An ordinance was passed, the precise form of which has not reached us, prohibiting any future legislature from assuming or paying any State debt created directly or indirectly for the purpose of aiding the rebellion. There appears to have been a strong disposition in the Convention to avoid the passage of such an ordinance, or at all events to refer it to the popular vote. The action of the Convention seems to have been determined by a telegram from President Johnson to Governor Holden, in which he says:
"Every dollar of the State debt created to aid the rebellion against the United States should be repudiated finally and forever. The great mass of the people should not be taxed to pay a debt to aid in carrying on a rebellion to which they, in fact, if left to themselves, were opposed. Let those who have given their means for the obligations of the State look to that power they tried to establish in violation of law, Constitution, and the will of the people. They must meet their fate. It is their misfortune, and can not bs recognized by the people of any State professing themselves loyal to the Government of the United States and to the Union."
The Convention adjourned on the 19th of October, Judge Keade, the President, delivering a farewell address, in which he said:
"Our work is finished. The breach in the Government, as far as the same was by force, has been overcome by force; and so far as the same has had the sanction of legislation, the legislation has been declared to be null and void. So that there remains nothing to be done except the withdrawal of military power when all our governmental relations will be restored, without further asking, on the part of the United States. The element of slavery, which has so long distracted and divided the sections, has by a unanimous vote been abolished. Every man in the State is free. The reluctance which for a while was felt to the sudden and radical change in our domestic relations — a reluctance which was made oppressive to us by our kind feelings for the slave, and by our apprehensions of the evil which were to follow him — has yielded to the determination to be to him, as we always have been, his best friends; to advise, protect, educate, and elevate him; to seek his confidence, and give him ours, each occupying appropriate positions to the other . . . . . . . It remains for us to return to our constituents and engage with them in the great work of restoring our beloved State to order and prosperity."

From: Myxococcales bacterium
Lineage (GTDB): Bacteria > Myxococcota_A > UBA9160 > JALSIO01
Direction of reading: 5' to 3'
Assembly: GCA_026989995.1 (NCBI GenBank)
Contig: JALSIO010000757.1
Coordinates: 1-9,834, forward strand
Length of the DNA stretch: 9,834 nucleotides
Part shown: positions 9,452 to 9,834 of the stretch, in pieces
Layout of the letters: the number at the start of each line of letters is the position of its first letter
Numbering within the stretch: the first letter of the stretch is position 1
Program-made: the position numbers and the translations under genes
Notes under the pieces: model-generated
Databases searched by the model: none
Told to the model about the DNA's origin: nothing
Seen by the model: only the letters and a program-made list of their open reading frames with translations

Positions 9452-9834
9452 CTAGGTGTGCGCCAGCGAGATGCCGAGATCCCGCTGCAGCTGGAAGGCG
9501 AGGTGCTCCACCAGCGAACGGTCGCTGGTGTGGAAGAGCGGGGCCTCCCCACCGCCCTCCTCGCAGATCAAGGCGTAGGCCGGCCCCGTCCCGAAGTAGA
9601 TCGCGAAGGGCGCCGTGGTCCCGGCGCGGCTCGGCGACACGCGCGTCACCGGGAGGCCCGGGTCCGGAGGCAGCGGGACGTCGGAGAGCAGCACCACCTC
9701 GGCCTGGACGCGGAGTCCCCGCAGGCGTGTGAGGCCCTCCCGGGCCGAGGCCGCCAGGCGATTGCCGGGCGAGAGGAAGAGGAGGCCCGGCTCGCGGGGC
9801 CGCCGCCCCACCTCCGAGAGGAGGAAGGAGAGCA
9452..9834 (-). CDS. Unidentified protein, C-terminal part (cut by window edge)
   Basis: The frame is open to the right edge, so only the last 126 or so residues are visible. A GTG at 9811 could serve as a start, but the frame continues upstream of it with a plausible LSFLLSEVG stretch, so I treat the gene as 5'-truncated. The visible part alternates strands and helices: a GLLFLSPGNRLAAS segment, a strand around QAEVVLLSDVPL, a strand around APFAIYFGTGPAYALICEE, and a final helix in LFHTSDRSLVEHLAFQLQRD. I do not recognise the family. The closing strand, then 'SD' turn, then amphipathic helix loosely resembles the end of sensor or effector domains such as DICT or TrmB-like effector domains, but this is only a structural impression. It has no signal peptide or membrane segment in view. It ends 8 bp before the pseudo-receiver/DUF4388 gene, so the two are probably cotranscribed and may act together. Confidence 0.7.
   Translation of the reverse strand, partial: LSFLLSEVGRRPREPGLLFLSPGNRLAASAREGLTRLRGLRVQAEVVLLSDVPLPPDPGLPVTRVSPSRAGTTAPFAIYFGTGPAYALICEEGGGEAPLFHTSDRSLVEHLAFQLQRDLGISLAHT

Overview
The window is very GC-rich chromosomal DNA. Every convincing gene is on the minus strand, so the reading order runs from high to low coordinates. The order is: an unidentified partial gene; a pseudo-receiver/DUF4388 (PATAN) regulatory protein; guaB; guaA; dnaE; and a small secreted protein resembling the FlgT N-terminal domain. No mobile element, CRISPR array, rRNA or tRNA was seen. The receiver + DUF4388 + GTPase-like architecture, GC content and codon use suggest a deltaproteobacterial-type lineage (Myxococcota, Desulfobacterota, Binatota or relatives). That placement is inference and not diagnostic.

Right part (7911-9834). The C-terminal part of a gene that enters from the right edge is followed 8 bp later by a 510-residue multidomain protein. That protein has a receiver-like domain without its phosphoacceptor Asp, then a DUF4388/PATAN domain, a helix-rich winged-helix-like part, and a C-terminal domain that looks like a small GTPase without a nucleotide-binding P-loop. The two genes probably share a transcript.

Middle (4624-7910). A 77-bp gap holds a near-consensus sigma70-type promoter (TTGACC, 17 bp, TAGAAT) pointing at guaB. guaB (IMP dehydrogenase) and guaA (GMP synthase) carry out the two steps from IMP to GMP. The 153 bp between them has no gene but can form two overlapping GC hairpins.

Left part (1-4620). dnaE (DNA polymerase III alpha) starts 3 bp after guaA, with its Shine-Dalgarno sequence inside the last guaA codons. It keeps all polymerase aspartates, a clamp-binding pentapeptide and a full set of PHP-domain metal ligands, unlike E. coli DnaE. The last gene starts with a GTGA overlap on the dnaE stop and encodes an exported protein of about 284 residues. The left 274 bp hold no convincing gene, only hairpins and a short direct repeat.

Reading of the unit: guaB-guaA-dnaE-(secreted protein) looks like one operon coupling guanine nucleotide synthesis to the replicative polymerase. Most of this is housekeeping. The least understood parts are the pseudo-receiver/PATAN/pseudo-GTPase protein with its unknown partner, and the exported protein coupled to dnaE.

An election has been ordered by Governor Holden, to be held on the 9th of November, to vote upon the ratification or rejection of the ordinance abrogating the ordinance of secession, and of the ordinace abolishing and prohibiting slavery; and for the choice of Governor, members of the General Assembly, county officers, and members of Congress. The ordinance prohibiting the assumption of the rebel State debt is absolute, and is not referred to the people.
The Georgia State Convention assembled at Milledgeville on the 25th of October. Herschell V. Johnson, in 1860 the Democratic nominee for Vice-President of the United States upon the Douglas ticket, was elected President of the Convention. We have as yet only brief telegraphic dispatches of the proceedings of this Convention, and defer to a future Number an account of its proceedings, merely noting that the repeal of the ordinance of secession and the prohibition of slavery seem to have been assumed as matters of course; and that the main subject of discussion appears to have been whether the rebel war debt, amounting to about $18,000,000, should be recognized. The Provisional Governor had been officially notified through the Secretary of State that
"The President of the United States can not recognize the people of any State as having resumed the relations of loyalty to the Union that admits as legal obligations or debts contracted in their names to promote the war of the rebellion."
General Humphreys, formerly of the Confederate army, has been elected Governor of Mississippi. In his inaugural address he says that he himself had always believed that no one or more States could constitutionally sever the ties that unite the people of the several States into one people;" yet "a different doctrine was taught in the early stages of our Government, and was maintained by some of the brightest intellects and most illustrious patriots that adorn our political history. It is to be regretted that this school, of politicians could not have found a better mode for solving the. question than by the arbitrament of war. But," continues Governor Humphreys (we quote textually a few of the most important passages in his address):